Meanwhile, Greg Twomey, President of the Pharmacy Guild of Australia, aims to launch a website next week to help people find stores stocked with RATs after witnessing what he believes to be a market failure following instances of price gouging.

On 5 January 2022, National Cabinet noted that Covid-19 tests are free and available at state testing clinics for people who have symptoms or are a close contact. It agreed that up to 10 RATs over three months (a maximum of five in a month) will be made available for free from pharmacies to people holding Pension Concession Card, Commonwealth Seniors Health Care Card, Department of Veteran’s Affairs Gold, White or Orange Card, Health Care Card or Low Income Health Card.

About 10 million RATs were also being allocated to states and territories to assist with testing and laboratory capacity to be funded in line with existing National Partnership Agreement on the Covid-19 Response.

Anti-hoarding measures with the Pharmacy Guild of Australia and other major retailers that stock RATs were implemented.

Price gouging, as defined by National Cabinet, is offering or supplying essential goods at a price that is more than 120 per cent of the initial price (a 20 per cent markup) and penalties for not complying with this direction will range up to five years imprisonment and $66,000.

Changes to testing requirements also came into effect for Australia on 5 January with the exception of Western Australia which included:

  • Removing the requirement for truck drivers to have rolling seven days tests.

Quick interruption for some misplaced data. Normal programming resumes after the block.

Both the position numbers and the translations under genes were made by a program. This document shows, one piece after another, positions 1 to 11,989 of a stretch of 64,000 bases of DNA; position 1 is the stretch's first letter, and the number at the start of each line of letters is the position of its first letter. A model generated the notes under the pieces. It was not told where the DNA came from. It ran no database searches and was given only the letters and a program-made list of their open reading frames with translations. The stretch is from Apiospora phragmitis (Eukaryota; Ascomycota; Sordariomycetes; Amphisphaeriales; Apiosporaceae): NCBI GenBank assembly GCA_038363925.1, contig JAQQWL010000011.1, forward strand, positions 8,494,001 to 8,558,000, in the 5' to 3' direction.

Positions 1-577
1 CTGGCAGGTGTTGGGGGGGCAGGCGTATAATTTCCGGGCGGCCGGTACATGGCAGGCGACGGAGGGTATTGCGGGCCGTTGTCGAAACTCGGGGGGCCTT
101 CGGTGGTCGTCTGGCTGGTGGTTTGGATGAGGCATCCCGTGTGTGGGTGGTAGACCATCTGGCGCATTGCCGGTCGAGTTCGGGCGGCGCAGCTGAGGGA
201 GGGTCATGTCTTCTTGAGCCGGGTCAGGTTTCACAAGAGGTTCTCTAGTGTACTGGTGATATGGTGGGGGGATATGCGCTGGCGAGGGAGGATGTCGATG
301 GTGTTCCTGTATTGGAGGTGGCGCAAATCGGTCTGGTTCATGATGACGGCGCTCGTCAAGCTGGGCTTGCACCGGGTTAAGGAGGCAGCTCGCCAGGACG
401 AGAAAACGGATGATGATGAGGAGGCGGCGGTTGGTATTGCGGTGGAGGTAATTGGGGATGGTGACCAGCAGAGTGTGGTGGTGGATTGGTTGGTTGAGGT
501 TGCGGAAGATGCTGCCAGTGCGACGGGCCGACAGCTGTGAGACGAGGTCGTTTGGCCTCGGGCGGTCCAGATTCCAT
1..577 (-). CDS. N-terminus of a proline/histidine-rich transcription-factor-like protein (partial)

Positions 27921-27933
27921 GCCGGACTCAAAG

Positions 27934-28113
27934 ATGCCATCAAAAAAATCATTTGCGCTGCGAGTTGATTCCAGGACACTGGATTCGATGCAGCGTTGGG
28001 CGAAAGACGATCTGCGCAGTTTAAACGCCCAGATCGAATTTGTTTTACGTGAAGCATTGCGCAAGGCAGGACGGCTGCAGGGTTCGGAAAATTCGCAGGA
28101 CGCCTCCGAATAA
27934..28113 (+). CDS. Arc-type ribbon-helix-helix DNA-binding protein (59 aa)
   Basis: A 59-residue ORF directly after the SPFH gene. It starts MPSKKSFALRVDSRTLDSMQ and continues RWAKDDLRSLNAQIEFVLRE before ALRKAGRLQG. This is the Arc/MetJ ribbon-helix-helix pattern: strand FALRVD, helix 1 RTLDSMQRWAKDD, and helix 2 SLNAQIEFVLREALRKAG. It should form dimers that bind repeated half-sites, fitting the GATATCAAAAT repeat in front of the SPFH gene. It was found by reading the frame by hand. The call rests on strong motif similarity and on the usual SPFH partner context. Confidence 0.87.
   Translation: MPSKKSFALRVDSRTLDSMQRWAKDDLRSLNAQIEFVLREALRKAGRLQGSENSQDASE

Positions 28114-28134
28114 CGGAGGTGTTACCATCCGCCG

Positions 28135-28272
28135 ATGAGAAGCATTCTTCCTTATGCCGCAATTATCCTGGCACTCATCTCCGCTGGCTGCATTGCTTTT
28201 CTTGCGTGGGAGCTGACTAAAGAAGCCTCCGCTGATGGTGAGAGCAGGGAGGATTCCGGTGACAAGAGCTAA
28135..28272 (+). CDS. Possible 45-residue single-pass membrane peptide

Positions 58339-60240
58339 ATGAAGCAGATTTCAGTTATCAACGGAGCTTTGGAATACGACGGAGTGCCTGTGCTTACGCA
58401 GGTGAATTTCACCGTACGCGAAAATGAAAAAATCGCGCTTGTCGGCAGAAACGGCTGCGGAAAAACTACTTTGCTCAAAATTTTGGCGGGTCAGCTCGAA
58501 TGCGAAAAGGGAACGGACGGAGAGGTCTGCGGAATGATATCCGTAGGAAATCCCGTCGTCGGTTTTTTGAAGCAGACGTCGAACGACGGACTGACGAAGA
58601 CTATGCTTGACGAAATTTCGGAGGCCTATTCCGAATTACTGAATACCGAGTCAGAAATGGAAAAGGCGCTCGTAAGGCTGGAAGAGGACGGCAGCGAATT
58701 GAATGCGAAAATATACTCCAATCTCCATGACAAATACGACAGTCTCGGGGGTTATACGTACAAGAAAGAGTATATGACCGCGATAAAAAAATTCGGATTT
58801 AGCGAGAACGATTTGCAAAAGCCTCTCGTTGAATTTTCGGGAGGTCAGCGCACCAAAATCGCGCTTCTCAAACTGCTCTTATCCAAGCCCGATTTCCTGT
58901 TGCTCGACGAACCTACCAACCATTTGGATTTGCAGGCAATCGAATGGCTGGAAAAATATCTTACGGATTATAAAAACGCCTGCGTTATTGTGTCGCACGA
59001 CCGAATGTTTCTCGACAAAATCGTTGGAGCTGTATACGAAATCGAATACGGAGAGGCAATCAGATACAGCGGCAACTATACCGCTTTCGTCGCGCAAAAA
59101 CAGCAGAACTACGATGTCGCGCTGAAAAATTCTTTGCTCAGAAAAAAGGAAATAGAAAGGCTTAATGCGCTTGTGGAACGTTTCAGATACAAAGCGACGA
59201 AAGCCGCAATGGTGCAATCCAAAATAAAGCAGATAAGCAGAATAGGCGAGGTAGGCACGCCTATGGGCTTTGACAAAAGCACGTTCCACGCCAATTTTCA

• Testing will not be required before patients present to hospital.
  • Confirmation PCR test will not be required after a positive RAT. Individual states and territories will provide further information on how a positive RAT will be recorded. Anyone who tests positive is encouraged to contact their GP for support as required.
  • Testing before interstate travel will no longer be required except for Queensland, Tasmania and Western Australia, with Queensland and Tasmania to review these requirements in the coming weeks. State testing clinics will not be able to be used for interstate travel purposes.
  • A second post arrival test for international travellers will not be required except for Queensland, who will review this requirement when they reach 90 per cent double vaccination rate.

Three million free RATs arrived in Victoria this week. The Victorian Government has received its first bulk delivery with another 41 million on the way. Victorians working in essential services as well as those with pre-existing health conditions will take priority in this latest rollout.

“We are very confident in its accuracy and that really does relate to how much Omicron is out there at the moment,” said Victoria Chief Health Officer, Brett Sutton. “When you’ve got really high prevalence, then when you get a positive rapid antigen result we can be very confident that it is a true positive result.”

In other news, employers to bear costs of limitless tests is unworkable, said the Chief Executive of Ai Group, Innes Willox, while the Treasurer, Josh Frydenberg, also weighed in on the matter.